Odds are, if you name any electronic device, it relies on a group of metals known as the rare earths. These metals (most are found on the periodic table in the Lanthanide group) have special properties useful for a wide range of things like magnets, batteries, lasers, lamps, X-ray scanners, and catalysts. Without them, you can’t make wind turbines or smart phones or hybrid cars, so global demand is high and getting higher.
Given that information, consider the following fact: China currently produces 97 percent of the world’s supply of rare earth elements. If ever a market has been cornered, it’s this one.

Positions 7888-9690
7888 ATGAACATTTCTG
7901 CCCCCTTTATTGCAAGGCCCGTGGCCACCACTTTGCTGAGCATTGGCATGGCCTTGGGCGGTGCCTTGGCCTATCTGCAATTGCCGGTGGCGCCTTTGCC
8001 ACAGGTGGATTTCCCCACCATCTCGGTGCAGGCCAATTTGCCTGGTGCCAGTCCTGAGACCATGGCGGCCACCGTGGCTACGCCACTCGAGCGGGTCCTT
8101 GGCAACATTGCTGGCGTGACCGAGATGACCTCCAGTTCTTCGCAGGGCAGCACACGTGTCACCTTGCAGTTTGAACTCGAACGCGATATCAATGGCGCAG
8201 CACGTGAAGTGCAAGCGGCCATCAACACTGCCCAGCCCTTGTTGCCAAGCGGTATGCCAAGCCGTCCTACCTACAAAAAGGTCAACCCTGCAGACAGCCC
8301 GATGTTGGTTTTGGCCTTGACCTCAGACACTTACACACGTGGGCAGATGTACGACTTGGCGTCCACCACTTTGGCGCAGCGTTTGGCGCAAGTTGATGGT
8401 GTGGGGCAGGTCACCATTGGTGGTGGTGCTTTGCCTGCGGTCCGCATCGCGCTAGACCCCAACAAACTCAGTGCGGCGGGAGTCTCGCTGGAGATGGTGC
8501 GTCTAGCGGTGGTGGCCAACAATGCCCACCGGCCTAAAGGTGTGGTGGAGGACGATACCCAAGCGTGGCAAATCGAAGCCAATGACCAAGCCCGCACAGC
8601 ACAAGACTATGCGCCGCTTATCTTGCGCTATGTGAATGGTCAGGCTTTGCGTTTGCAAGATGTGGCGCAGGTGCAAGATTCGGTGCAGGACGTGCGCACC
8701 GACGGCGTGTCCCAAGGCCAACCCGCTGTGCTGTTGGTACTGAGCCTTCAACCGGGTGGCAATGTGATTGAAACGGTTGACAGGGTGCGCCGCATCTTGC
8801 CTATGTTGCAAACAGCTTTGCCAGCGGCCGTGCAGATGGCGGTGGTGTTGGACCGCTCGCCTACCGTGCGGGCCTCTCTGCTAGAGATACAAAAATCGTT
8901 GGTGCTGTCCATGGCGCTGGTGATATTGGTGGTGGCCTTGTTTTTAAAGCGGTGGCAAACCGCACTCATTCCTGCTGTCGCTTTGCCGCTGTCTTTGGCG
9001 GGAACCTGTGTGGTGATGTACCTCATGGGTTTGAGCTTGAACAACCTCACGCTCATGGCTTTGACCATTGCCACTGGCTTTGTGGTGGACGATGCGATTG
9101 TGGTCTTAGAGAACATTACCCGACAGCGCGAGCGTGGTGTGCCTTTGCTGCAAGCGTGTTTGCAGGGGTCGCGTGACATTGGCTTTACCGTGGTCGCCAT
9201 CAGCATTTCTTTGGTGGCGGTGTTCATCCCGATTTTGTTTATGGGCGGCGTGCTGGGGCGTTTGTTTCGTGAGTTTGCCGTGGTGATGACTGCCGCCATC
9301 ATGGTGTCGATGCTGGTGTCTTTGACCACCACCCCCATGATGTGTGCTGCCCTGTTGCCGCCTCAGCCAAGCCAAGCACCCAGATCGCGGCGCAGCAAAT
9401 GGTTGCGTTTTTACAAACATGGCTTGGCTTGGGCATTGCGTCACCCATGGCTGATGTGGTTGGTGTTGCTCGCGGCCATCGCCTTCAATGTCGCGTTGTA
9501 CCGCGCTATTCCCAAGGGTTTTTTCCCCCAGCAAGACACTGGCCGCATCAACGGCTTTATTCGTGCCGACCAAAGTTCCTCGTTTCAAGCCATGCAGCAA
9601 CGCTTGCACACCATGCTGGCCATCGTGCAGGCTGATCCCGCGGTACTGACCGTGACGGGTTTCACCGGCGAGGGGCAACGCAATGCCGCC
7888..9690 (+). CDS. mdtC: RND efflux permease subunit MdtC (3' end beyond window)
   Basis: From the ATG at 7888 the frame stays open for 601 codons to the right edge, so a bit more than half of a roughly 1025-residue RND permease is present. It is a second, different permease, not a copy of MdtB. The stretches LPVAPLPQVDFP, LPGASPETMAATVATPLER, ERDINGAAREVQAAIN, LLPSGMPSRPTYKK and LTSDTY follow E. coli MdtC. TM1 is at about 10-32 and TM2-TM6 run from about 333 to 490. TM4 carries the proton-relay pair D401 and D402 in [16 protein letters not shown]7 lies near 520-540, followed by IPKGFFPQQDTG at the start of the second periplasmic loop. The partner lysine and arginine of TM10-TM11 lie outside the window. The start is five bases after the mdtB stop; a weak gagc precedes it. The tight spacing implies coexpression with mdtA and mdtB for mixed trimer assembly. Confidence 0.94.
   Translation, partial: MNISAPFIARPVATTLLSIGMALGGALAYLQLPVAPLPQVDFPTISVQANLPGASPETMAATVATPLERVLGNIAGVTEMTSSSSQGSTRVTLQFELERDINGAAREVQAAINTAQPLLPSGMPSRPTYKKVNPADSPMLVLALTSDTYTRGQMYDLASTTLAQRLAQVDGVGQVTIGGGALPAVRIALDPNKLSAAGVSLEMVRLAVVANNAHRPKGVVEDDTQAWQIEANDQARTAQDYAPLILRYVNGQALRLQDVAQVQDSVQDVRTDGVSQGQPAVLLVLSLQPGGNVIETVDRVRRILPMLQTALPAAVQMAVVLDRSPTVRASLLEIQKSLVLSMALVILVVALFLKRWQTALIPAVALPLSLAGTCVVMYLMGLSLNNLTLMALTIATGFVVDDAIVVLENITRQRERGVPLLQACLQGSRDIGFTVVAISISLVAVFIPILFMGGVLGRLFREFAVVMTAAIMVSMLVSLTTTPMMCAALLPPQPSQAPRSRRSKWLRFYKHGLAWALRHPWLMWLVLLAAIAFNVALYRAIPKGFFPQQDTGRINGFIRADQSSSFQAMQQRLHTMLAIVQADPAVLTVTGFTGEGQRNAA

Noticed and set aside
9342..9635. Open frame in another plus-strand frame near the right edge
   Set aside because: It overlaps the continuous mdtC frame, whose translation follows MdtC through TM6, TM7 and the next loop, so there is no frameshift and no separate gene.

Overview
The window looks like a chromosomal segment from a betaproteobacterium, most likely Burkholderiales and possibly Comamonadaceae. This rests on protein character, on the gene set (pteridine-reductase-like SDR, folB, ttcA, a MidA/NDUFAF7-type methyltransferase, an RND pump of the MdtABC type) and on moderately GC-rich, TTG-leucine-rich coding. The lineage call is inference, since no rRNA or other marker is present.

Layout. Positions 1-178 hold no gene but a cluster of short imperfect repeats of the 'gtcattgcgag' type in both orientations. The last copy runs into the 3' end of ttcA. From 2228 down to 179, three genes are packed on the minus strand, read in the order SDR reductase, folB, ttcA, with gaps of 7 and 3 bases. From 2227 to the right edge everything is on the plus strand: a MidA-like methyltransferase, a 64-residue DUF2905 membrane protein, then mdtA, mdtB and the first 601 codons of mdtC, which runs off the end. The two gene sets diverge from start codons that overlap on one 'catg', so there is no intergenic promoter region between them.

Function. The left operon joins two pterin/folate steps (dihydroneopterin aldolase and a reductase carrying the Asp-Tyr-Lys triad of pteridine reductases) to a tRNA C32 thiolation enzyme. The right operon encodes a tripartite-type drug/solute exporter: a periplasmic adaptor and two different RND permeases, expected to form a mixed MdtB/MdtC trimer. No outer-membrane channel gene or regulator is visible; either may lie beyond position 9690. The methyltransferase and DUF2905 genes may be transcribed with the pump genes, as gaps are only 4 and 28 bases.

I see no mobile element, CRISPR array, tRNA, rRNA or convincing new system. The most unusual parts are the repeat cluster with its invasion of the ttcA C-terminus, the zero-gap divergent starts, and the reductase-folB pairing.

China isn’t the only nation with economic sources of rare earths, though. If you put together the former USSR states, Australia, and the US, you’ll find about one-third of global reserves—roughly the same amount that China possesses. China has dominated the supply because of its cheap labor and loose environmental regulations, but other sources will soon need to come online to meet rising demand (including from within China itself). Skyrocketing prices will only help stimulate production, but more accessible deposits would also be a boon.